i also started to follow the fpga amiga emulations. till now somehow everything i heard was just actually nothing. i need to check this raspberry version but on the first look somehow vampire project looks more serious in terms of future development of nowadays usable amiga computer. the only thing which is missing are true amiga os developers ( hyperion, in my personal opinion is not a true amiga os developer. they did more harm than good. too much time for few duck steps into myst ). Btw. who has the rights on Amiga name. Amiga, together with C= logo and smart fpga hw ( arria ) could make sense and be spotted. first goal ist just to be spotted ( those tales of big return onto scene with Mac or Win is a sort of diagnose of those who believe such into such trips ). Dave Haynie said that it is not just about computer, it is about business more than anything. hopefully this time the story will go into attempt that has realism and inteligence. no place for ego and constant “ppc vs everything else is not amiga” conflicts that divided amiga users on true and less true amigists. 😉 i tried to be realistic here. C= + Amiga brand under same roof, hi Q and damn fast FPGA HW and WB on steroids to utilise the full potential of todays hw with support for all major datatypes and mainstream computer technologies. without any of it it would be a complete waste of time… 😉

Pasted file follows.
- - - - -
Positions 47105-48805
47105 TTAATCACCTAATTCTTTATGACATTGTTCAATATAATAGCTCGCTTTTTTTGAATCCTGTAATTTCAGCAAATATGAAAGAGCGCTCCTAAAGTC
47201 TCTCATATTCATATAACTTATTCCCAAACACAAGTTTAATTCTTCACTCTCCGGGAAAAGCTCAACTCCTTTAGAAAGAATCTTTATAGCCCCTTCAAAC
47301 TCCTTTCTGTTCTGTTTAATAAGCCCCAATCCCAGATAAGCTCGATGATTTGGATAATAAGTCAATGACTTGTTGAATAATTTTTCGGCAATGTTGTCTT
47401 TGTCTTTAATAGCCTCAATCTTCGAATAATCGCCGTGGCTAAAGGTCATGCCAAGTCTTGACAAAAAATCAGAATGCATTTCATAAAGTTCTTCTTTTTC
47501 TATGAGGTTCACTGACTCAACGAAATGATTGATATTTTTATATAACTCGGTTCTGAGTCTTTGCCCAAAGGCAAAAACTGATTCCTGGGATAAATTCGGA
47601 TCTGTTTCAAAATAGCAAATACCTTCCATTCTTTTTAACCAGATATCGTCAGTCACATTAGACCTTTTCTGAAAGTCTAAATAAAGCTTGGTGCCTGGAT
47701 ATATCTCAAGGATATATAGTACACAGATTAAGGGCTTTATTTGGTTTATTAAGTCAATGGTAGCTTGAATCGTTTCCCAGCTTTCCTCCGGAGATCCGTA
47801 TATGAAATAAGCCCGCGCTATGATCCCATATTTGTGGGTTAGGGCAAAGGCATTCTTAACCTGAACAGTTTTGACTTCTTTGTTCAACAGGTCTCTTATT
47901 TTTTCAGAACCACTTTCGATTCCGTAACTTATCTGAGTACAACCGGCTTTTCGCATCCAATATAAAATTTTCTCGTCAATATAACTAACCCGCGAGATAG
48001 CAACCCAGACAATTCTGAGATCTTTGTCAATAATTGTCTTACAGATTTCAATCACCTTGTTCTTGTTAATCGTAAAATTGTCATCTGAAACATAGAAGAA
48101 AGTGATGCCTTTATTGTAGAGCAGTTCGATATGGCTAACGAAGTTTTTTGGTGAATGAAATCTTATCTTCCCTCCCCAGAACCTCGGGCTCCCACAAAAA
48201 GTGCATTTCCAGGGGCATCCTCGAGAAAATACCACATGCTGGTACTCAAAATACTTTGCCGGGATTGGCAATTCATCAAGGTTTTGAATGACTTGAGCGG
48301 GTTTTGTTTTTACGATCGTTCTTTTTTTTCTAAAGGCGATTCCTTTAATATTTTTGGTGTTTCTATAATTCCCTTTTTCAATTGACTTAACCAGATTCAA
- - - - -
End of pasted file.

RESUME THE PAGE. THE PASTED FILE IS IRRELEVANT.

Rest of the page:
• Jon Lennart Aasenden
      September 10, 2016 at 12:21 pm

      Indeed you are right (and so is mr. haynie).

      A product is an idea. You build that idea — but guess what: without the financial backing to evolve it, your idea might die before it can grow and flurish.

      One example from my own life is Smart Mobile Studio. We have had no financial backing on this and the team has worked largely for free, with some annual payouts from sales.
      The product is smashing and has a lot of benefits over younger contestants like typescript.
      But just an idea that is good – is not enough. To create cool things you need time, and time equals money.

      As for the raspberry PI vs. Fpga. I think the PI would actually be a great starting point.
      It is cheap, easily available, has more than enough juice and at present it emulates at speeds 3.2 times faster than a 060 Amiga 4000 (!)
      If you overclock it properly it delivers 4 times the power of an Amiga 4000/060.